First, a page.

Venus Williams rallies at soggy Wimbledon |

Venus Williams rallies at soggy Wimbledon

Steven Wine
Associated Press
Vail, CO Colorado
Kirsty Wigglesworth/APVenus Williams returns to Japan's Akiko Morigami, during William's victory at Wimbledon, Monday.

WIMBLEDON, England ” Venus Williams made it to the fourth round at Wimbledon despite a performance so filled with errors she drew criticism from her father.

The three-time champion rallied past Akiko Morigami 6-2, 3-6, 7-5 Monday in a match suspended Saturday. And she did it even though she faced 23 break points, double faulted 14 times and trailed 3-5 in the third set.

Williams will next go against 2004 champion Maria Sharapova, one of only two players to win Saturday in the rain-plagued tournament. Williams trailed 1-4 in the second set when her match was halted, and when it resumed two days later she struggled from the start, losing the first seven points.

“If Venus moves up to the ball and takes it off the bounce instead of waiting behind the baseline, she’ll be the only one here, including Sharapova,” said Williams’ father and coach, Richard. “She’s not going to beat anyone if she’s not moving into the ball.”

Venus saw the match as a positive.

“When it was time, I did what it took. I definitely would like to do what it takes earlier,” she said. “But I think on the other hand, that kind of competition is invaluable in this kind of tournament. So either way it’s good for me.”

Top-ranked Justine Henin, seeking the only Grand Slam title she has yet to win, became the first woman to reach the quarterfinals by beating No. 15-seeded Patty Schnyder in 56 minutes, 6-2, 6-2.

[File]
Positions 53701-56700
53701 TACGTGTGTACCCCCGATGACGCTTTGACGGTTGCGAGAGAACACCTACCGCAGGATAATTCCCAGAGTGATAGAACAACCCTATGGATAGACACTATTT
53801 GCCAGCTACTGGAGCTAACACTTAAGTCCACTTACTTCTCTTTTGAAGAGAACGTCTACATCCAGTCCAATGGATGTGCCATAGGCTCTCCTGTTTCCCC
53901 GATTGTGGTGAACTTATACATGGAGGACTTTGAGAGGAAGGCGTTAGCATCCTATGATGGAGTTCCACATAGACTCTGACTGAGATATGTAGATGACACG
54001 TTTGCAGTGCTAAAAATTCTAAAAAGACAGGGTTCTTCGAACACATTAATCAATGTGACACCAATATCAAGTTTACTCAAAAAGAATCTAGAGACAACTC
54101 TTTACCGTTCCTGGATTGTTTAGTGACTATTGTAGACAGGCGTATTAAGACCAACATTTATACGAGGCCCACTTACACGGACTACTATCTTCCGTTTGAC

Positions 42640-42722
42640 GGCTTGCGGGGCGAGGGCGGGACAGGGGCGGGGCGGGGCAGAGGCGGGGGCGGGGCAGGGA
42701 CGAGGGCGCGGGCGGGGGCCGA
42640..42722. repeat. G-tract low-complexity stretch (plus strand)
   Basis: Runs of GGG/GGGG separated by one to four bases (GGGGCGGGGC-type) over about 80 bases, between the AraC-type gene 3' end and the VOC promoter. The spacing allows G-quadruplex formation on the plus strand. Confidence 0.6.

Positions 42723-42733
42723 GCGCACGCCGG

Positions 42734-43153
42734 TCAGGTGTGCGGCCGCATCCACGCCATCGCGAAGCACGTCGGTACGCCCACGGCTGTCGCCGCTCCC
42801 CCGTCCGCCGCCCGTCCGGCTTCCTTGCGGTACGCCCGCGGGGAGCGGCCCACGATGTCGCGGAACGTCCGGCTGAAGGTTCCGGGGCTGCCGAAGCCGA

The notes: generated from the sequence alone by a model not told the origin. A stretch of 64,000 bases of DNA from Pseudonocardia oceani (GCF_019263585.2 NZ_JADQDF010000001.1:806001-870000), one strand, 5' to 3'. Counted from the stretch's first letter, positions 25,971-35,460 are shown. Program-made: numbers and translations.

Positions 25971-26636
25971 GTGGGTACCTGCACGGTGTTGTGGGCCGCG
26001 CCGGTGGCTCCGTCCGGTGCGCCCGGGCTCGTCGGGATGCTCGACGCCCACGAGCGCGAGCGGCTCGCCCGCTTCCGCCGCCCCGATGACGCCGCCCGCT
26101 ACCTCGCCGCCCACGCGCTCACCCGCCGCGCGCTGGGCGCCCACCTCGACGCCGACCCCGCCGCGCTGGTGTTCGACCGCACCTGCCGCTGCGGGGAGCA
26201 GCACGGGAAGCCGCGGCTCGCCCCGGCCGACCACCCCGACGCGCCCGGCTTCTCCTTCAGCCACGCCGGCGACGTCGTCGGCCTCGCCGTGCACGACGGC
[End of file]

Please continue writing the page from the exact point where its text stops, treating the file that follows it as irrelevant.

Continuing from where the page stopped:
“I was a little bit surprised that the match was that quick,” Henin said. “I was ready to have a good fight.”

Henin has lost 15 games in four rounds.

“I did my job perfectly until now,” she said.

In the completion of third-round matches suspended Saturday, No. 5-seeded Svetlana Kuznetsova beat Agnieszka Radwanska 6-2, 6-3; No. 6 Ana Ivanovic defeated Aravane Rezai 6-3, 6-2; No. 11 Nadia Petrova swept Virginia Ruano Pascual 6-3, 7-6 (3); and No. 14 Nicole Vaidisova beat Victoria Azarenka 6-4, 6-2.

No. 12 Elena Dementieva lost to 16-year-old Tamira Paszek of Austria 3-6, 6-2, 6-3. Paszek, the runner-up in juniors at Wimbledon in 2005, was thrilled to pull off an upset in her favorite Grand Slam event.

“The strawberries with cream, playing all in white, the grass courts, covering, uncovering the courts, rain delays, rain delays ” just everything is so special,” the teen said.

In men’s third-round play, No. 7 Tomas Berdych beat Lee Hyung-taik 6-4, 7-6 (2), 7-6 (3).

The start of play was delayed nearly an hour by showers ” the sixth time in seven days there has been a rain interruption, and another delay began in the early afternoon.

Only three players had Monday off ” Sharapova, defending champion Amelie Mauresmo and Roger Federer. The four-time defending men’s champion received a bye into the quarterfinals when his fourth-round opponent, Tommy Haas, pulled out with a stomach muscle injury.

Williams, seeded 23rd, struggled with her serve in windy weather and double-faulted for the final time to fall behind 3-5 in the last set.

“I was coming down too quickly on the second serve,” Williams said. “So I made the correction.”

Morigami then lost serve at love, and Williams hit four big serves to hold for 5-all.

With Williams serving for the match at 6-5, rain began to fall and umbrellas popped out in the stands, but play continued. Williams erased two break points ” making Morigami 4-for-23 on break points ” and closed out the victory on the first match point with a service winner.

The crowd rose to applaud Williams, including her friend, professional golfer Hank Kuehne. The court was then covered for another delay.

In the second set, Williams double-faulted four times serving at 2-5 but still managed to hold, then double-faulted four more times in her next service game. Morigami needed 10 set points to even the match, finally forcing a third set when Williams hit a forehand wide.

“Ask her why she’s behind the baseline 13 feet,” Richard Williams said.

Said Venus: “At times I was too far behind the line, but usually when I was really just on defense. Especially here, if you’re too far, the ball doesn’t come up. I will look forward to moving forward in the next matches.”

Support Local Journalism